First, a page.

That same year he announced the PowerMac G5, the first 64-bit desktop computer, trumping Intel, AMD and their PC-making partners in the process.
In 2005, at Apple's Worldwide Developer Conference, Jobs said the company would enter the world of Intel processors. A year later it followed through on that pledge, releasing the MacBook Pro and iMac. By August, the company had transitioned fully to Macs using Intel chips.
At Macworld in early January 2007, Jobs showed off the first iPhone and Apple TV, followed the next month by word that the company would offer music free of DRM (digital rights management) at the iTunes Store.
But Jobs' health increasingly took center stage when he appeared in public. By 2006 he was already noticeably thinner, and after his 2008 Macworld keynote, with observers speculating about his health, Apple was forced to react. It said Jobs was suffering from a "common bug" and taking antibiotics for it. Jobs and others said his health issues were "not life-threatening" and did not involve a recurrence of pancreatic cancer.
Later that year Bloomberg posted Jobs' obituary to its newswire by accident (news outlets often have obituaries for elderly public figures -- or those known to be unwell -- written and ready to run.) Although the story was missing a date and cause of death, it fired up more speculation about his health and generated speculative stories about a future at Apple without Jobs.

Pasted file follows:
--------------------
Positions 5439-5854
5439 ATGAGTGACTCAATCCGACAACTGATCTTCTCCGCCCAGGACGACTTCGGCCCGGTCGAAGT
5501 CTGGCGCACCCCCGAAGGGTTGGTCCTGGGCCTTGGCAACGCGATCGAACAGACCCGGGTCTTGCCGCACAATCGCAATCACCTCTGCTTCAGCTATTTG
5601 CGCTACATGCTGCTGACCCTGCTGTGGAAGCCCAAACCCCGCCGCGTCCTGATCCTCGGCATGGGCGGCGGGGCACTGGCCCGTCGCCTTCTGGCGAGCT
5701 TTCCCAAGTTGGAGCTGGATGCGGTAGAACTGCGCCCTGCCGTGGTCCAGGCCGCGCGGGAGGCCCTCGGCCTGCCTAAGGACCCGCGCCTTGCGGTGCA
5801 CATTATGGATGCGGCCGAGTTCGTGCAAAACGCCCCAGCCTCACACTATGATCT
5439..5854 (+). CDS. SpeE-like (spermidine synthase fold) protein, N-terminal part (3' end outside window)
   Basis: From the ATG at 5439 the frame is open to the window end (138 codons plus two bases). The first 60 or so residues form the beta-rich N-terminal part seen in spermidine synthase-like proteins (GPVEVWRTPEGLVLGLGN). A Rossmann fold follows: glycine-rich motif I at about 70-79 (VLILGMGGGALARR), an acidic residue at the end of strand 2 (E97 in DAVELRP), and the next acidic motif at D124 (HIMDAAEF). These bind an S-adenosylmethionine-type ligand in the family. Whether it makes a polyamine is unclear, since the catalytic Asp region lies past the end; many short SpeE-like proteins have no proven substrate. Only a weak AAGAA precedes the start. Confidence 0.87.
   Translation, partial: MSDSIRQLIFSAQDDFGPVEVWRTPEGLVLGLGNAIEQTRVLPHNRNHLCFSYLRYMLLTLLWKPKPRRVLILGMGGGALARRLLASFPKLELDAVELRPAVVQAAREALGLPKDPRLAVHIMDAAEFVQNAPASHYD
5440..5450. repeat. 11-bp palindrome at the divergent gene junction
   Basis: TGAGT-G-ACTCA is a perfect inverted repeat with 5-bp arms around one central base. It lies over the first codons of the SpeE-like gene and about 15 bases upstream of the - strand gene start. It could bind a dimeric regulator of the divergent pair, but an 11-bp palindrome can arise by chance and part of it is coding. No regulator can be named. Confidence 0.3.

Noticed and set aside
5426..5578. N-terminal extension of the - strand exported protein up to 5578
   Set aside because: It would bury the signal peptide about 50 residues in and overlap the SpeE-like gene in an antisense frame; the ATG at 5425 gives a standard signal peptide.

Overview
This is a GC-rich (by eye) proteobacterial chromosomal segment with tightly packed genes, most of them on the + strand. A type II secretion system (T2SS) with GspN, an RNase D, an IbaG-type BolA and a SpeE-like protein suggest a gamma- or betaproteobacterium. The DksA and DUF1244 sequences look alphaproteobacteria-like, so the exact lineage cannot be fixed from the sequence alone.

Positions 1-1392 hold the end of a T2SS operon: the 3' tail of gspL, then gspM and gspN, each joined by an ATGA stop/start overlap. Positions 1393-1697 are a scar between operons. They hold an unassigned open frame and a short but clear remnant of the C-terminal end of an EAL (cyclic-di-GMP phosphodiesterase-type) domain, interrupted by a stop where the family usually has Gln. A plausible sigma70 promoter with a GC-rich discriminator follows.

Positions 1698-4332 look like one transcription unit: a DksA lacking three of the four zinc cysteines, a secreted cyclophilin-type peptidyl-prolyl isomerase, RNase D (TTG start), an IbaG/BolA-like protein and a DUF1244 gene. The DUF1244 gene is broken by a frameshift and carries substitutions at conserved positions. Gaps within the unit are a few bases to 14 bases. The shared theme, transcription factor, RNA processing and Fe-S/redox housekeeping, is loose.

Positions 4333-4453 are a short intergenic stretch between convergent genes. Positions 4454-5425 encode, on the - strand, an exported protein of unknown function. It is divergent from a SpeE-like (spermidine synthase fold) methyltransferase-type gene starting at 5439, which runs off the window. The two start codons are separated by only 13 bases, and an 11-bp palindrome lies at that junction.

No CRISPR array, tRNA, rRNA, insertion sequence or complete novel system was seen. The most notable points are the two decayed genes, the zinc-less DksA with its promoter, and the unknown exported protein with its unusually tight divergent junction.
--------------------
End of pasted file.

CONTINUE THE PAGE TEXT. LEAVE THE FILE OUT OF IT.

In January 2009 Jobs, who was always unwilling to share private details of his life, said in a letter that a hormone imbalance had been causing his noticeable weight loss. Just a week or two later he said he would be taking a six-month leave of absence from Apple to deal with his medical condition, which he said had worsened. Cook, who was then COO, handled day to day operations in Jobs' absence. It was revealed later that Jobs had undergone a liver transplant while on hiatus.
He was back at work on schedule in late June, though the company said he would work from home part of the time. In January 2010 he appeared on stage in San Francisco to announce the iPad, and was in the spotlight again in September to launch a new version of Apple TV.
In January 2011, Jobs said he would be taking another medical leave of absence, not saying this time how long he would be away. But while on leave, he appeared on stage at a San Francisco event in March to introduce the iPad 2 , and in June to introduce the iCloud and iOS 5 at company's Worldwide Developers Conference. By the June event, Jobs, looked gaunt, though he spoke with enthusiasm about the new iPad. Two months later, he stepped aside as CEO, writing to employees: "I have always said if there ever came a day when I could no longer meet my duties and expectations as Apple's CEO, I would be the first to let you know. Unfortunately, that day has come."
Jobs is survived by his wife, Laurene, and four children.
Robert McMillan in San Francisco contributed to this story.
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